WHO Expert Committee on Specifications for Pharmaceutical Preparations - WHO Technical Report Series, No. 885 - Thirty-fifth Report
(1999; 168 pages) [Spanish] View the PDF document
Table of Contents
View the documentWHO Expert Committee on Specifications for Pharmaceutical Preparations
View the document1. Introduction
Open this folder and view contents2. The international pharmacopoeia and related issues
Open this folder and view contents3. International Chemical Reference Substances and Infrared Reference Spectra
Open this folder and view contents4. Quality control - national laboratories
Open this folder and view contents5. Good manufacturing practices
Open this folder and view contents6. Quality systems and inspection
Open this folder and view contents7. Other quality assurance topics
Open this folder and view contents8. Nomenclature and terminology
Open this folder and view contents9. Legal aspects of pharmaceuticals
Open this folder and view contents10. Regulatory issues
Open this folder and view contents11. Training activities
View the document12. Pharmaceuticals contaminated with diethylene glycol
View the documentAcknowledgements
View the documentReferences
View the documentAnnex 1. List of available International Chemical Reference Substances1
View the documentAnnex 2. List of available International Infrared Reference Spectra1
Open this folder and view contentsAnnex 3. General guidelines for the establishment, maintenance and distribution of chemical reference substances
Open this folder and view contentsAnnex 4. Good manufacturing practices: authorized person - role, functions and training
Open this folder and view contentsAnnex 5. Good manufacturing practices: supplementary guidelines for the manufacture of pharmaceutical excipients
Open this folder and view contentsAnnex 6. Guidelines for inspection of drug distribution channels
View the documentAnnex 7. Good pharmacy practice in community and hospital pharmacy settings
Open this folder and view contentsAnnex 8. National drug regulatory legislation: guiding principles for small drug regulatory authorities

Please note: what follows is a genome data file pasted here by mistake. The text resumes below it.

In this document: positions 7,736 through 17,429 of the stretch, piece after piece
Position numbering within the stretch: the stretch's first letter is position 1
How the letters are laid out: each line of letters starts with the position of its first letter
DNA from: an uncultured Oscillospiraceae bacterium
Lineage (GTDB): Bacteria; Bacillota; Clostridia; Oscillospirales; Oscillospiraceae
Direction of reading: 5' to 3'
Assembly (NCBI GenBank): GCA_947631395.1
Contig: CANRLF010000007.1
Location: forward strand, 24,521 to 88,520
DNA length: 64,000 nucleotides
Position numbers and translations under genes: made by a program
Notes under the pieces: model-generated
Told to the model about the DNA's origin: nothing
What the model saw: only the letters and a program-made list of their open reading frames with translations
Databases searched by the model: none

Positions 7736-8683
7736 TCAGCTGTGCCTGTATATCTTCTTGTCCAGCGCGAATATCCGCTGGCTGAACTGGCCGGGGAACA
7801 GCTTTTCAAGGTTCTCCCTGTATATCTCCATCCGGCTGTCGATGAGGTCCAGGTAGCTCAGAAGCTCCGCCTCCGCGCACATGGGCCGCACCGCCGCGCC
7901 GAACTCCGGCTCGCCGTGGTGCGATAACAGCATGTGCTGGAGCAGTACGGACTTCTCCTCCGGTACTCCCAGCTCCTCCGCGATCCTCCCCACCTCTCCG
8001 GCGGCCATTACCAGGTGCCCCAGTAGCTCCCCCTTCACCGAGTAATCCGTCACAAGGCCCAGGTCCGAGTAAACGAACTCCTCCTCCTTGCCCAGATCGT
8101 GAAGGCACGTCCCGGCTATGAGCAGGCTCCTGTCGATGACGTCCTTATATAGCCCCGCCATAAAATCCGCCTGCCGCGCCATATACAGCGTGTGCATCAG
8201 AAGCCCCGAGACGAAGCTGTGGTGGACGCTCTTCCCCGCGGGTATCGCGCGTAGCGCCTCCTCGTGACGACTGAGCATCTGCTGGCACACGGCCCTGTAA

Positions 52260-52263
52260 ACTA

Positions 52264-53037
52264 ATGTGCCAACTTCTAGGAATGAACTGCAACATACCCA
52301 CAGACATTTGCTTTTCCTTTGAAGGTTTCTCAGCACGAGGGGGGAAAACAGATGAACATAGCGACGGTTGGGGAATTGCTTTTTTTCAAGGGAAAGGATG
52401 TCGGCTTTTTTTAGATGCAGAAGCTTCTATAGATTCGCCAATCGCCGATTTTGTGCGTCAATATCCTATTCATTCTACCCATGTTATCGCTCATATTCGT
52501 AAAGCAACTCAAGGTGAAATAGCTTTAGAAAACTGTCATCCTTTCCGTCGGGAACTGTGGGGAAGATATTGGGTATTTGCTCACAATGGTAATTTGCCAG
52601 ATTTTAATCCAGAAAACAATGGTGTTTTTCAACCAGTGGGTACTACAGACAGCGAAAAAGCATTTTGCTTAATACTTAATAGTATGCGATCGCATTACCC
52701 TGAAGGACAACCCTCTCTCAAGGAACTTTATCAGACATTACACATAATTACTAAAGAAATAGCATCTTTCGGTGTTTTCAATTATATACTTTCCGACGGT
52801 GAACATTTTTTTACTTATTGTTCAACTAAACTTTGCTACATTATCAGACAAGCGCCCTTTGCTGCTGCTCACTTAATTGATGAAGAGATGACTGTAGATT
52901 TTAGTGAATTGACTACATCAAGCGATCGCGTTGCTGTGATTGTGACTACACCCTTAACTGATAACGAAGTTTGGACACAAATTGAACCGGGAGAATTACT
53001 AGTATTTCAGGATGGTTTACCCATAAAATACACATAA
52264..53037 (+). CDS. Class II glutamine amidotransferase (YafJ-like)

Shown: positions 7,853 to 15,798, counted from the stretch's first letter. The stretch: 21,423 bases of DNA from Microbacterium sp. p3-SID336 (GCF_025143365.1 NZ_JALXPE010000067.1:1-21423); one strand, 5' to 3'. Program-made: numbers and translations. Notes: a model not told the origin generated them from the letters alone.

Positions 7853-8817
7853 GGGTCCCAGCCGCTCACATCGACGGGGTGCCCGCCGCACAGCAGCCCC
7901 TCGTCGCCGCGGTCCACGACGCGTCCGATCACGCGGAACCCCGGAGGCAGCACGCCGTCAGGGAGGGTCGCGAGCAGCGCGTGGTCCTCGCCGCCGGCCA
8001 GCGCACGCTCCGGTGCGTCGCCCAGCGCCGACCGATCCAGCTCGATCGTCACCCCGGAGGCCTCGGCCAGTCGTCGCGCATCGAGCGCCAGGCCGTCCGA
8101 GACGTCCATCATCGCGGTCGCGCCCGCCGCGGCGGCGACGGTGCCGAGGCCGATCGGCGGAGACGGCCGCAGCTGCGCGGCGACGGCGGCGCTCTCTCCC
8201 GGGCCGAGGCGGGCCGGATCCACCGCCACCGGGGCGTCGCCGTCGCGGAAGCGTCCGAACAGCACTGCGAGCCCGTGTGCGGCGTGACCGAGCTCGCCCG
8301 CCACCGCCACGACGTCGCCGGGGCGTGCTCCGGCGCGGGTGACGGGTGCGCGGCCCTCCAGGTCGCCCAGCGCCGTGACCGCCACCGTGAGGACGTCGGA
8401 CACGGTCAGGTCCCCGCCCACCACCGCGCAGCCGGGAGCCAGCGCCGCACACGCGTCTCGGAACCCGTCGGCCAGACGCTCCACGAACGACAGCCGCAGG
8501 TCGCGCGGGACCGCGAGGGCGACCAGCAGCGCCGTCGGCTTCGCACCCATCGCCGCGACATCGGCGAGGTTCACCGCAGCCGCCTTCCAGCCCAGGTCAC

Close this folderAnnex 9. Provisional guidelines for developing training programmes: inspection and examination of counterfeit pharmaceuticals
Close this folder1. General remarks
View the document1.1 Introduction
View the document1.2 Requirements and goals of the training programmes for inspection and examination
View the document1.3 Prerequisites
Open this folder and view contents2. Training programme for inspection
Open this folder and view contents3. Training programme on examination
View the documentReferences
View the documentWorld Health Assembly resolutions
View the documentAppendix 1 The practical issues of organizing and implementing the programme
View the documentAppendix 2 Thin-layer chromatography and its application
View the documentWorld Health Organization Technical Report Series
View the documentSelected WHO Publications of Related Interest
View the documentBack Cover
 

1.1 Introduction

Counterfeit pharmaceuticals may be a serious risk to public health. It is the responsibility of governments to ensure that counterfeit pharmaceuticals are taken off the market and their sources found and eradicated. This should be a part of an overall quality control system. Clearly, expertise in drug inspection and drug examination is required. These guidelines are intended to be used to train relevant staff.

The detection and prosecution of criminals who market counterfeit pharmaceuticals have several stages. First of all, suspect products have to be traced. The drug, sampled according to an established procedure, should undergo defined physical or organoleptic examination by the drug inspector. If the results indicate that the drug formulation may be a counterfeit product, then at least some chemical tests must be repeated to confirm the necessity for further analysis. Drugs are then analysed by simple tests, including thin-layer chromatography. If these tests do not provide conclusive evidence and the drug is still considered to be a possible counterfeit, then a compendial procedure is required.

Throughout the investigation, it is assumed that a chain of custody has been established, i.e. the correct procedures were followed before the drug was received for analysis by the laboratory. This ensures that the results of these examinations are reliable and will be accepted as valid in future steps, e.g. prosecution of the supplier of the counterfeit pharmaceuticals. The final results shall be submitted to the appropriate official in the drug regulatory authority.

Section 2 describes the training necessary for inspectors. Section 3 describes training in the design and implementation of a specific programme for the screening of counterfeit pharmaceuticals. There are several common requirements for both inspection and chemical testing, and these are included as items in the training programmes for inspection and examination of counterfeit pharmaceuticals. It is assumed that the trainers are already suitably experienced to perform the required inspection, examination and training. The two-tiered approach of the training programme should include training of trainers, who in turn educate those who need to be trained in drug inspection and examination. The main focus of these guidelines, however, is the training of the trainees.

The practical issues to be considered in the organization and implementation of the programme are described in Appendix 1.

Each country must develop its own strategy, appropriate for its situation, the availability of an institutional framework, and its professional and economical resources. Ideally it should be prepared by the country's drug regulatory authority in consultation with all major parties involved in the manufacturing, importation, distribution, sale, prescribing and use of legitimate drugs.

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